About Garway

Garway is in a beautiful setting on a south-facing slope of the Monnow valley in Herefordshire. Tgarway-os-mapGarway-os-maphe banks of the river Monnow, which separate England from Wales, were settled by early man and the Romans built a fort at the narrowest part of the Valley between Garway Hill and the Graig Hill. From the 12th to the 16th centuries the manor of Garway was owned by the Knights Templars and the Knights Hospitallers, who built the church (St Michael's) in 1180 and the beautifully preserved dovecote in 1326.

The parish is a scattered community with no main centre but with several small hamlets. At the Turning is St Michael's church, the Baptist chapel and where a hundred years or so ago were shops, post office and a forge.Garway Church and the Turning The Garway Moon Inn, in another part of the parish, looks out over 23 acres of common land, part of which, by the efforts of the villagers, has been made into a fine cricket and sports field.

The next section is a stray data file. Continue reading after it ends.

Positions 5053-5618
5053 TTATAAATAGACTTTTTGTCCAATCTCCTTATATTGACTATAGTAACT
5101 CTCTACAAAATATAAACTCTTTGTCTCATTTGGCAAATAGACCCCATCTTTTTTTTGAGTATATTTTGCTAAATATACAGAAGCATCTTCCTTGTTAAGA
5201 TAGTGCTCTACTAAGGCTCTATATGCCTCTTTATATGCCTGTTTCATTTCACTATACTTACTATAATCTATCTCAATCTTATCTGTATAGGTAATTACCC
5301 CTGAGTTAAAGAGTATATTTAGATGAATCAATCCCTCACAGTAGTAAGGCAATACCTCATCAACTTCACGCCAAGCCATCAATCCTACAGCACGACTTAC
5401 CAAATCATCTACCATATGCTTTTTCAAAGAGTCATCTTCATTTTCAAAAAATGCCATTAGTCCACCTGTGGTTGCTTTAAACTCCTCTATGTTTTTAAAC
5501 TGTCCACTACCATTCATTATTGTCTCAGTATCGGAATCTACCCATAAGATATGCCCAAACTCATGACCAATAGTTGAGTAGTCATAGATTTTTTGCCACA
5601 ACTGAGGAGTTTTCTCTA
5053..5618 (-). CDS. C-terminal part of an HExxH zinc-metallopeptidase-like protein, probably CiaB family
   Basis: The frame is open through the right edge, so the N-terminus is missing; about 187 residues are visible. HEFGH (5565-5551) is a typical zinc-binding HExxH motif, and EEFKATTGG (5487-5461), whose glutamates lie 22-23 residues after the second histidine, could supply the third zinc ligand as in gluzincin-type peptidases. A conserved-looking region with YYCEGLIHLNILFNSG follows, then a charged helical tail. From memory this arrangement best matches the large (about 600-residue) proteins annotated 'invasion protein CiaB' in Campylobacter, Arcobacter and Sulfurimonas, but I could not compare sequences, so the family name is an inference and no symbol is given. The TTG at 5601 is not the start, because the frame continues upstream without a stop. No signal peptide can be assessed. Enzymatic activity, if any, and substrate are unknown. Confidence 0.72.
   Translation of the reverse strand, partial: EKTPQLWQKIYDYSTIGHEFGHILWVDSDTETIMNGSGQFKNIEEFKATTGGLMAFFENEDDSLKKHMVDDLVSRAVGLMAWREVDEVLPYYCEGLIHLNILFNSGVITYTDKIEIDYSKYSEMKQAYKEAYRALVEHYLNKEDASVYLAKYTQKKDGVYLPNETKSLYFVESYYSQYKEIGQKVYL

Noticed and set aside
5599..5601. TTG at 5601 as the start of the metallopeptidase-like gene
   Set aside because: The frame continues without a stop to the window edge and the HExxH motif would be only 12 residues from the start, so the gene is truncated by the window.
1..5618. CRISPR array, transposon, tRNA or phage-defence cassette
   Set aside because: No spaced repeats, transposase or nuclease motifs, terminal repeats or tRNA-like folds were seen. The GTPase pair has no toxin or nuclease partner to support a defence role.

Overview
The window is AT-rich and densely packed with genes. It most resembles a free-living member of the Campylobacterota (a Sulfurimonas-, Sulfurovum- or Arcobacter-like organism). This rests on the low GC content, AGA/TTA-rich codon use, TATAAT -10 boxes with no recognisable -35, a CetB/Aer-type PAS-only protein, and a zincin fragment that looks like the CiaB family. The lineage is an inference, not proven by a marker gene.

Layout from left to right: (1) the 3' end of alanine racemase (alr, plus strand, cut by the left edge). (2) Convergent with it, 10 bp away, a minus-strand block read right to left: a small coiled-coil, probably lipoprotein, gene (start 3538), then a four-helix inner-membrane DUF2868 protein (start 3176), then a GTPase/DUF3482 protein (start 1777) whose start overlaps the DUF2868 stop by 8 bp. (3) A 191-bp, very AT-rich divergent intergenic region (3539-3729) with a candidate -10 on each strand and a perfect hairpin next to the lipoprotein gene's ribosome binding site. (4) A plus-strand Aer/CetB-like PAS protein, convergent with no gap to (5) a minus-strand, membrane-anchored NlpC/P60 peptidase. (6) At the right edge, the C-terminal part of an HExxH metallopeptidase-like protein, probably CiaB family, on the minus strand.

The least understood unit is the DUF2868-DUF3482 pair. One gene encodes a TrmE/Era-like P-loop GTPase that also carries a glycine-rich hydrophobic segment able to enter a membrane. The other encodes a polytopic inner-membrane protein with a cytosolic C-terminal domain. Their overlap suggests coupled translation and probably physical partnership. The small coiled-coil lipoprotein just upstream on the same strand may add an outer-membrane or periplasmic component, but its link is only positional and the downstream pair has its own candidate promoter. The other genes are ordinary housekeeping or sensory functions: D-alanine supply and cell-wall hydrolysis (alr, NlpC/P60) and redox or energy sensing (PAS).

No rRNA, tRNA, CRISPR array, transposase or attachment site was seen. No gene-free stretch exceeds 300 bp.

High on the slopes of Garway Hill is the hamlet of White Rocks. It is probable that this was a much larger community in the Middle Ages. Now there are scattered cottages and small farms which have grazing rights on Garway Hill common, which rises to 1200 ft. Right at the other end of the village, almost seven miles from White Rocks, is a hamlet on the crossroads called Broad Oak. Here there was once a toll gate and a little round toll house. The `Broad Oak' is a very old tree which stands in front of the former inn.Garway Hill 25000 OS Map

Almost all the land in Garway is farmed and there are some very old farmhouses. The population is now small at about 390 people but a hundred years ago there were more than 500 people in a thriving self sufficient community. It was the 1930s before water was piped to the village and the 1950s before electricity was installed. Garway is fortunate in still having its school and there is also a sub-post office for 2 hours a week in the village hall.